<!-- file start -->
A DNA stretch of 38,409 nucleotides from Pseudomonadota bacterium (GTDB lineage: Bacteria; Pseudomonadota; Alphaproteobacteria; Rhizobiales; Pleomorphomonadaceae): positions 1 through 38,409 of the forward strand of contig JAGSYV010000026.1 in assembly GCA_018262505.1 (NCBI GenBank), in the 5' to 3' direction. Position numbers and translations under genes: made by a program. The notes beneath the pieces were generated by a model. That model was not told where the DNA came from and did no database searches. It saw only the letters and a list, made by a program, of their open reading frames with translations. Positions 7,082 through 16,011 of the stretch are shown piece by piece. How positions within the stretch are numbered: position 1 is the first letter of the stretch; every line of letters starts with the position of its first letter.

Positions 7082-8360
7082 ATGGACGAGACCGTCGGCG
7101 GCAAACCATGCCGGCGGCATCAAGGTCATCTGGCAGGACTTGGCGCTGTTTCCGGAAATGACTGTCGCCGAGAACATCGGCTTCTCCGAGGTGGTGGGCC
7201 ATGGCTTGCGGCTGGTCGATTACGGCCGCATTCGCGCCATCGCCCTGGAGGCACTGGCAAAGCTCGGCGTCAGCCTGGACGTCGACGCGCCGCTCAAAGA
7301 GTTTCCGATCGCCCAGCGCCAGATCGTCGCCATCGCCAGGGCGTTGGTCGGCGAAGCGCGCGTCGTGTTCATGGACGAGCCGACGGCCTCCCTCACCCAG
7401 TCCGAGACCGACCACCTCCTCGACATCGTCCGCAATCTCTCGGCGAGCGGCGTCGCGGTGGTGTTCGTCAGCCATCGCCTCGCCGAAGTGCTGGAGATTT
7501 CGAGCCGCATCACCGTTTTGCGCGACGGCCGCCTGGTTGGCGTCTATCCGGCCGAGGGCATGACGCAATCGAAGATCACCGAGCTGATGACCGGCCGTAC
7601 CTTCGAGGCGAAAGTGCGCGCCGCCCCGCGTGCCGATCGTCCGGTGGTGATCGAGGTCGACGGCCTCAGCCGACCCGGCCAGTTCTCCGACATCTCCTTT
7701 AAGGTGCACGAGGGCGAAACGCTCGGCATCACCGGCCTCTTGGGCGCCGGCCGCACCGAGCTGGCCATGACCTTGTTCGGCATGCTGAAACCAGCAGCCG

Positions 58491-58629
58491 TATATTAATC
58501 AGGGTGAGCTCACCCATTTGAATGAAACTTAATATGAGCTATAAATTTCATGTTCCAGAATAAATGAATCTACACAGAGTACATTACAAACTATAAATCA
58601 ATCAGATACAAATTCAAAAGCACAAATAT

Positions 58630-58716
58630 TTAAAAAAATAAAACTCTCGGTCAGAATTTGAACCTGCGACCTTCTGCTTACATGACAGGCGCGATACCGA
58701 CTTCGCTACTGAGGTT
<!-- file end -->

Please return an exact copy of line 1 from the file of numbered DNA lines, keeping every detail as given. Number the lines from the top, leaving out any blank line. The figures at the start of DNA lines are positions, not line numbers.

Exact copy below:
A DNA stretch of 38,409 nucleotides from Pseudomonadota bacterium (GTDB lineage: Bacteria; Pseudomonadota; Alphaproteobacteria; Rhizobiales; Pleomorphomonadaceae): positions 1 through 38,409 of the forward strand of contig JAGSYV010000026.1 in assembly GCA_018262505.1 (NCBI GenBank), in the 5' to 3' direction. Position numbers and translations under genes: made by a program. The notes beneath the pieces were generated by a model. That model was not told where the DNA came from and did no database searches. It saw only the letters and a list, made by a program, of their open reading frames with translations. Positions 7,082 through 16,011 of the stretch are shown piece by piece. How positions within the stretch are numbered: position 1 is the first letter of the stretch; every line of letters starts with the position of its first letter.